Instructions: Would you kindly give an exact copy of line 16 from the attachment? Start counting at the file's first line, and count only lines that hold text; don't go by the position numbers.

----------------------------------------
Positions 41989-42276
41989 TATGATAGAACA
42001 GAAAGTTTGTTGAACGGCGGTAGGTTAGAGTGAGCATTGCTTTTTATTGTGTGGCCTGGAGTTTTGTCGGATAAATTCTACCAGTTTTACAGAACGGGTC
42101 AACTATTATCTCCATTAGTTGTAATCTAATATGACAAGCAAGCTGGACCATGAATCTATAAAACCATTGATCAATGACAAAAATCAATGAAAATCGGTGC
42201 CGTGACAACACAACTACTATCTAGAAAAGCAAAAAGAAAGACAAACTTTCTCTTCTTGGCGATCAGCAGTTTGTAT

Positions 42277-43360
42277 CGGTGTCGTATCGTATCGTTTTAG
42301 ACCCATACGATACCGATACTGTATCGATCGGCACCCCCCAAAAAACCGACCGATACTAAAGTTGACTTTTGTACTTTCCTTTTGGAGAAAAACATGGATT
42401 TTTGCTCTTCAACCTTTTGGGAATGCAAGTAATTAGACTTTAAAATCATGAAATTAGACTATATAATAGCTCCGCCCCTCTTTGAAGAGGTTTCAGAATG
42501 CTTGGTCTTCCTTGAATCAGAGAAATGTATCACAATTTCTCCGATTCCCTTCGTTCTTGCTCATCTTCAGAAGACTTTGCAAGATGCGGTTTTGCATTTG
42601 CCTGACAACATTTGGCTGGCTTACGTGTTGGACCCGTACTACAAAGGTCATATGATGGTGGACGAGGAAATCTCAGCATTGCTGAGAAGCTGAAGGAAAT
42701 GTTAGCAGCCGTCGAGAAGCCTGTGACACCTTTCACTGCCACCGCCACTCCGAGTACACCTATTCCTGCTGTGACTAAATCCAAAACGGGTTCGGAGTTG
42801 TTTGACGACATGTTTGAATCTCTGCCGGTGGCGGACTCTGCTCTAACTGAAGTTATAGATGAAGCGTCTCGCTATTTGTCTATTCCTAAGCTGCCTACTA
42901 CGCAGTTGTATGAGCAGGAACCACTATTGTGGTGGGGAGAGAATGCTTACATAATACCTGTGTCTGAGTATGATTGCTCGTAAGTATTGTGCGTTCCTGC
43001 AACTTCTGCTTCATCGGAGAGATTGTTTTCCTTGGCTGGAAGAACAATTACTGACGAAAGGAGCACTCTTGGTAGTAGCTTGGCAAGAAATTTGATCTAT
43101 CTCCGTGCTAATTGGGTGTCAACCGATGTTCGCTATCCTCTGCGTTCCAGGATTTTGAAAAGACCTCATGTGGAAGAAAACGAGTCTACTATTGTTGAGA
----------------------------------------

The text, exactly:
43101 CTCCGTGCTAATTGGGTGTCAACCGATGTTCGCTATCCTCTGCGTTCCAGGATTTTGAAAAGACCTCATGTGGAAGAAAACGAGTCTACTATTGTTGAGA